Although this is a reboot, the vast majority of the experience is still preserved. Musical sequences thankfully stay the same, and the order of events remains unchanged, so Phantom fans really have little to worry about. Original costume design by the late Maria Björnson also stays intact, and the luxurious costumes of “Masquerade” are especially radiant.

The changes made to this long-running hit musical happen mostly in the environments. Set designer Paul Brown embellishes the settings to make each scene come alive and even gives a taste of the hierarchy found in old opera houses. The shabby, almost dingy dressing room of the chorus girls contrasts beautifully with the rich, opulent colors and furnishings of the owners’ office.

To represent the darker parts of the theater—including the backstage areas and the entrance to the Phantom’s lair—a large, stone-like circular structure almost as tall as the towering proscenium of the Winspear moves, shifts, spirals, and splits to either heighten the darkness of the scene or transition to a contrasting setting. The journey down to the Phantom’s lair is achieved by an impressive and surprising design that I dare not reveal here. The upgraded chandelier is also worth seeing, although there are some changes in its pathway that might disappoint some.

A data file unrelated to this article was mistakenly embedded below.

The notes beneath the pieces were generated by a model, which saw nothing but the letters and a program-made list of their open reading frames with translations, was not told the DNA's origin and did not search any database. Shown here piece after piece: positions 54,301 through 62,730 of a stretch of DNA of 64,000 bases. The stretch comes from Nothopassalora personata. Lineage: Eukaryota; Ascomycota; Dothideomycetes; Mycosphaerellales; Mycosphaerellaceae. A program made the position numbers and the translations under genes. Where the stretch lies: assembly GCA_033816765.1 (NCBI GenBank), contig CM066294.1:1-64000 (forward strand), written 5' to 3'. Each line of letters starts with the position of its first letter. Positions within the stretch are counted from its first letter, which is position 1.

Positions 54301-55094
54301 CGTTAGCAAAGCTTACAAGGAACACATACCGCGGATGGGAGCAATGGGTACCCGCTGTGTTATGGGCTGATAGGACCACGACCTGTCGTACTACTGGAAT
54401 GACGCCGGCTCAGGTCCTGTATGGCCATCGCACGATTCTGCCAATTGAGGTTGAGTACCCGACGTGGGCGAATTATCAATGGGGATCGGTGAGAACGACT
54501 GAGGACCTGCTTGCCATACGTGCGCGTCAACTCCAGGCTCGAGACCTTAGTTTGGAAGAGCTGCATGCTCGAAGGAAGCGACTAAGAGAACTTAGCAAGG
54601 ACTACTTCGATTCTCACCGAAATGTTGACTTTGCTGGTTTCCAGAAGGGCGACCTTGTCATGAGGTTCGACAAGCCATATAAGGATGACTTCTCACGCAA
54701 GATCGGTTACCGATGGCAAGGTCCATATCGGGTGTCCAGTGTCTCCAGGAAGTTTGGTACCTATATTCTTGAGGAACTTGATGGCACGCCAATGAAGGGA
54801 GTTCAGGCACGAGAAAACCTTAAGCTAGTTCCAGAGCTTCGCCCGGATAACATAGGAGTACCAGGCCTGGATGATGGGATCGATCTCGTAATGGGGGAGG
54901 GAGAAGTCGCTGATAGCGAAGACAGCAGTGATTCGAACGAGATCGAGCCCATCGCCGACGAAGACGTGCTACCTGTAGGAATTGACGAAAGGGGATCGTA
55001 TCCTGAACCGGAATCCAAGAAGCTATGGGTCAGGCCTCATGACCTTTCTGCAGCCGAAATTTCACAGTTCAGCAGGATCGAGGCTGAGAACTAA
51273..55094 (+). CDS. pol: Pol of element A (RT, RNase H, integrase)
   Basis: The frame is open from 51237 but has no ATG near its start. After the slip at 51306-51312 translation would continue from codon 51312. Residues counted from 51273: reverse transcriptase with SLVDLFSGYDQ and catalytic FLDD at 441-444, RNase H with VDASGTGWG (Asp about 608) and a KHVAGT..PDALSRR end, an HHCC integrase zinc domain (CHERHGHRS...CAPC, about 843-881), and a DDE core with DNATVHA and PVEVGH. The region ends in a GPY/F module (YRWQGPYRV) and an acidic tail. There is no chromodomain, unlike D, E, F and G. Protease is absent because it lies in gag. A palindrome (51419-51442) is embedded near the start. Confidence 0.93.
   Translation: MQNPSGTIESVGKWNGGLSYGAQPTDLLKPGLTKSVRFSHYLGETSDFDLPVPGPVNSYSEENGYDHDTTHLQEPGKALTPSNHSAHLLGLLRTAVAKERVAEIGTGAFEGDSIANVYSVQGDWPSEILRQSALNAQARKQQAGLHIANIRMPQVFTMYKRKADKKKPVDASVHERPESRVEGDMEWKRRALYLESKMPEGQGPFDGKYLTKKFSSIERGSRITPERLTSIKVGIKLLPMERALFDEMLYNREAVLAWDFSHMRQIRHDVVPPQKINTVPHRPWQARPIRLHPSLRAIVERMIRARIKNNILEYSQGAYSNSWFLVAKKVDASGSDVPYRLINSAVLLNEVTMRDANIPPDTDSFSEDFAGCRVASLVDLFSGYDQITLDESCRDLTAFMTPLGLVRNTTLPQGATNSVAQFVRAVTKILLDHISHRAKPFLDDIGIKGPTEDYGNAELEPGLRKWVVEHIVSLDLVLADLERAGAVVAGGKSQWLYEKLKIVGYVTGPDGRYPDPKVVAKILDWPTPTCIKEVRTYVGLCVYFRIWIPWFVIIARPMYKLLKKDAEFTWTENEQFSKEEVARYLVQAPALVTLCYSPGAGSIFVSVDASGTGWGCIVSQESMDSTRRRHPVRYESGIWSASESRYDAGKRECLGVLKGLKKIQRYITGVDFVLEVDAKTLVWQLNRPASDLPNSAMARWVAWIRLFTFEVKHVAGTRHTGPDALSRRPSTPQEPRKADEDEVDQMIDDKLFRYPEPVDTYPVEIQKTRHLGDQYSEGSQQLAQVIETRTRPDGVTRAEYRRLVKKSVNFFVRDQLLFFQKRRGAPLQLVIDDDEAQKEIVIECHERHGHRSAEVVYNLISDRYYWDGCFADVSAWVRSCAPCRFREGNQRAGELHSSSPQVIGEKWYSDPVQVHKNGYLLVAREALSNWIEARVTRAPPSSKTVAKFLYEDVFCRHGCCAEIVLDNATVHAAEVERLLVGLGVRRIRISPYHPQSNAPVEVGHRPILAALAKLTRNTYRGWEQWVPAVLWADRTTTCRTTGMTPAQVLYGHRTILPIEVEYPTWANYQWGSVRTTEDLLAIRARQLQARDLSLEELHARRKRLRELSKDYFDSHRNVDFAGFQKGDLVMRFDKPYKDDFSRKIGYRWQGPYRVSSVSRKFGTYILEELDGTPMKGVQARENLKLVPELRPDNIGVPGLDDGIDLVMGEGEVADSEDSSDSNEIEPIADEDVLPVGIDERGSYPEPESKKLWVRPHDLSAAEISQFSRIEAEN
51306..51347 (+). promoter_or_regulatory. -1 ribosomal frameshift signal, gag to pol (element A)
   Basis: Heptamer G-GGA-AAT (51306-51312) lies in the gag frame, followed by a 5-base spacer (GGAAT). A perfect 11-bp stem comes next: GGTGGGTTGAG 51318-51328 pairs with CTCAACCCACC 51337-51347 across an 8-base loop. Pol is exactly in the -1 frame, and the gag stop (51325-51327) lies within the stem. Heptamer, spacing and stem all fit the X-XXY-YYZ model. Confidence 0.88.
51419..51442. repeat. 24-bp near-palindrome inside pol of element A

Alterations to the characters’ line delivery and timing freshen the production up a bit and make it more realistic. In keeping with the melodramatic style of the 1980s, previous Phantom performers dealt in extremes, with either high levels of hard-hitting dramatic singing or even tones of pristine quality, neither of which represent the manner in which people actually communicate with each other. While some of that is still there, the performances carry a more dynamic quality to match the range of emotions in the show.